In Central African Republic, the cities of Bangassou and Bria have fallen into a new spiral of violence echoing the bloodshed of the 2013-2014 civil war that ravaged the country.

MSF teams have treated hundreds of patients caught up in the violence, including Anga – a Christian slaughterhouse worker and resident of Alindao, a town on the frontlines.

On the morning of 8 May 2017, he was at a friend's house when 12 men attacked them with guns and knives – slitting the 32-year-old's throat, and leaving them all for dead.

On 11 May, he was transferred to the hospital in Bambari, a six-hour drive from Alindao, where MSF medics treated and took care of him. 

MSF CAR Anga
Anga, from Alindao, is being treated in Bambari’s hospital by MSF after arriving from Alindao with his throat cut. Photo: Carmen Rosa/MSF

Following his miraculous survival, Anga recounts the story of what happened to him:

“It was 7 am. I was entering the slaughterhouse where I work when I heard several shots. After perceiving that they hadn’t stopped after a short while, I left the meat there and fled to the house of a Banda Christian friend. I thought I would take shelter there until the shots stopped, but soon the Muslims who supported the Fulani started knocking on the Bandas’ doors. They went door to door. I saw that first they told the women and children to leave, to flee into the forest, and then they came in for the men. 

When they arrived at the house where I was with several other men, they opened the door and two men started firing. I ducked down and a bullet grazed my head. The other people in the house were shot dead. There were twelve attackers in total, but only two wore military clothes. I know them all very well. When I was lying on the ground, protecting myself from the bullets, a man approached me, lifted my head up and slit my throat with a knife. I thought I was dead, but it seems that he didn’t reach a part of my throat and I kept breathing.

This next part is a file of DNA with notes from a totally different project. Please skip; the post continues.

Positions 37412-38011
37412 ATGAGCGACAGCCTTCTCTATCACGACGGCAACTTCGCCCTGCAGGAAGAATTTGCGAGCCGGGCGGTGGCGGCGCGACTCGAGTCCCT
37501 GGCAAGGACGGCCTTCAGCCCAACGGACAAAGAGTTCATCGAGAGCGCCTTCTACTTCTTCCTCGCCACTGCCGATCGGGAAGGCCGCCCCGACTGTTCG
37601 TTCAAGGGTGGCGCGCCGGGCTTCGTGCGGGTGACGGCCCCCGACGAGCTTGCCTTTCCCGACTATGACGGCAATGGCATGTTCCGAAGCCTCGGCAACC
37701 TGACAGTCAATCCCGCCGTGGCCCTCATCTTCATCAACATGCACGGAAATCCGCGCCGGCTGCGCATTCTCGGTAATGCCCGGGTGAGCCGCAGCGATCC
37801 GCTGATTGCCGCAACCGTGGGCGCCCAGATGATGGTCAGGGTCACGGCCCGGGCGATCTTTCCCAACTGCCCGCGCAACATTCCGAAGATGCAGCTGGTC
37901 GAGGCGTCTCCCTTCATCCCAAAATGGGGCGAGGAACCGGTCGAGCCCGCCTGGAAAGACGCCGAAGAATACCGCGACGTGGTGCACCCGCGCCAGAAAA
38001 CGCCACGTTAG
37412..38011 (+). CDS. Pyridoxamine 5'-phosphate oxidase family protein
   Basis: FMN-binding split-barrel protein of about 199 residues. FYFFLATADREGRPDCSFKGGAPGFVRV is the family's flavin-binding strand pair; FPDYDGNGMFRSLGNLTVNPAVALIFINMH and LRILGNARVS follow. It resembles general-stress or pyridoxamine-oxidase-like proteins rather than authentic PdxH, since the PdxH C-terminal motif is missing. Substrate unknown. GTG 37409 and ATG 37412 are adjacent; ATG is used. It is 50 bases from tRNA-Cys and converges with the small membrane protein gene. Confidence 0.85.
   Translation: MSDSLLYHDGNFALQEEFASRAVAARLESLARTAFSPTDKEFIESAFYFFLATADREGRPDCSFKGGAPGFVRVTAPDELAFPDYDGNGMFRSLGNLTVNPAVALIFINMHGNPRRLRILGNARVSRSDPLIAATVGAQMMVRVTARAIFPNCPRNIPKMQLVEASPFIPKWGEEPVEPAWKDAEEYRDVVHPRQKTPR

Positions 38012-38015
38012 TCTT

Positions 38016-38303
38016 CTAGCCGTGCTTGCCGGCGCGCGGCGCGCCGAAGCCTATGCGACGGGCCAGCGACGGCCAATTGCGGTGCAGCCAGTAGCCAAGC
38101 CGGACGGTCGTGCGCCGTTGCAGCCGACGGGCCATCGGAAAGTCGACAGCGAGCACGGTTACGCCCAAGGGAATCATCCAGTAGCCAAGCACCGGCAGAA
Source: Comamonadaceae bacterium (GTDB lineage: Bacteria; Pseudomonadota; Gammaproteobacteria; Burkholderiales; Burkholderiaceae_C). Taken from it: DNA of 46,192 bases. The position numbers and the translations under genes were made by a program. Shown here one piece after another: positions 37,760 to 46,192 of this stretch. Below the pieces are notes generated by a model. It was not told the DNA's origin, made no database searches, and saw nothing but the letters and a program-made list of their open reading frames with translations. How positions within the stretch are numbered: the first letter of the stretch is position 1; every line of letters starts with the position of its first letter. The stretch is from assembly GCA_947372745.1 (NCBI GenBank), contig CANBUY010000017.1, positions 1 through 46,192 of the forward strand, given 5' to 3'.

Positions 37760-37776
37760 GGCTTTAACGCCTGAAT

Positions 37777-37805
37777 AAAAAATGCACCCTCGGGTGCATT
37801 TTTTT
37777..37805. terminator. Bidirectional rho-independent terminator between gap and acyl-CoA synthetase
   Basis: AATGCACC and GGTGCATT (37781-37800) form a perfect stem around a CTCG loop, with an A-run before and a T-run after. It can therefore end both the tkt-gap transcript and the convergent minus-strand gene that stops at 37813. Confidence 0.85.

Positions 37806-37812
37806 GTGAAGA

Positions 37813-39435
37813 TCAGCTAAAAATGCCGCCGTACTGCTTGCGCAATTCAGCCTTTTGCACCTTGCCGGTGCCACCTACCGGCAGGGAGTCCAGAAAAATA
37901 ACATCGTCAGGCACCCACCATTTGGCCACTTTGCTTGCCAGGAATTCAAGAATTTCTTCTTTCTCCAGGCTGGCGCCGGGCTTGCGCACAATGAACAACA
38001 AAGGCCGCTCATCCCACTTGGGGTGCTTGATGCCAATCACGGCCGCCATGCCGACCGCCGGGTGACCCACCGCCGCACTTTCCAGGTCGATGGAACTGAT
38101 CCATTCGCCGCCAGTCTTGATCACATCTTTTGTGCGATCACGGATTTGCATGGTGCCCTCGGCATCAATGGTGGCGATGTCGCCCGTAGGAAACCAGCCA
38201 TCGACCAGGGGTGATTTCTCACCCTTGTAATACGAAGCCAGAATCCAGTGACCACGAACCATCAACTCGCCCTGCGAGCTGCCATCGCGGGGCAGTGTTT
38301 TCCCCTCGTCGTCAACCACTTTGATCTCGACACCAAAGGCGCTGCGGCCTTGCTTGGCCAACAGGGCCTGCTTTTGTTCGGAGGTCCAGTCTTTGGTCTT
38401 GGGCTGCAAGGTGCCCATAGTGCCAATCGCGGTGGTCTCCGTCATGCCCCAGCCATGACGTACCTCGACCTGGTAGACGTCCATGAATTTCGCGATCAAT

They left after the attack but came back later, continued shooting, and searched the pockets of the corpses, including mine. I pretended to be dead. I had lost a lot of blood. My eyes were closed, but when they left, I opened them and saw that they were setting the house on fire. Then I managed to get up and fled to the forest, leaving the corpses of my friends in that house. I spent 48 hours in the forest with other people who had escaped until I was brave enough to try getting to the Catholic church in Alindao, where the refugee Christian population was. The International Red Cross arrived there to transport the most serious of us to the hospital of Bambari.

Almost every member of my family fled in 2013 to Bria, Bangui or Bangassou. But my wife and my four small daughters are still in Alindao. I know that MINUSCA (United Nations Multidimensional Integrated Stabilization Mission in the Central African Republic) arrived days after the attacks to protect the refugees in the Catholic church, but when I recover, I want to go back to Alindao to bring my family here to Bambari.

Alindao had not experienced this type of attacks since the 2014 crisis, yet nor is it much of a surprise. The situation had destabilised since the arrival of the Fulani due to the clashes with the Muslim authorities.” 

Find out about MSF's work in the Central African Republic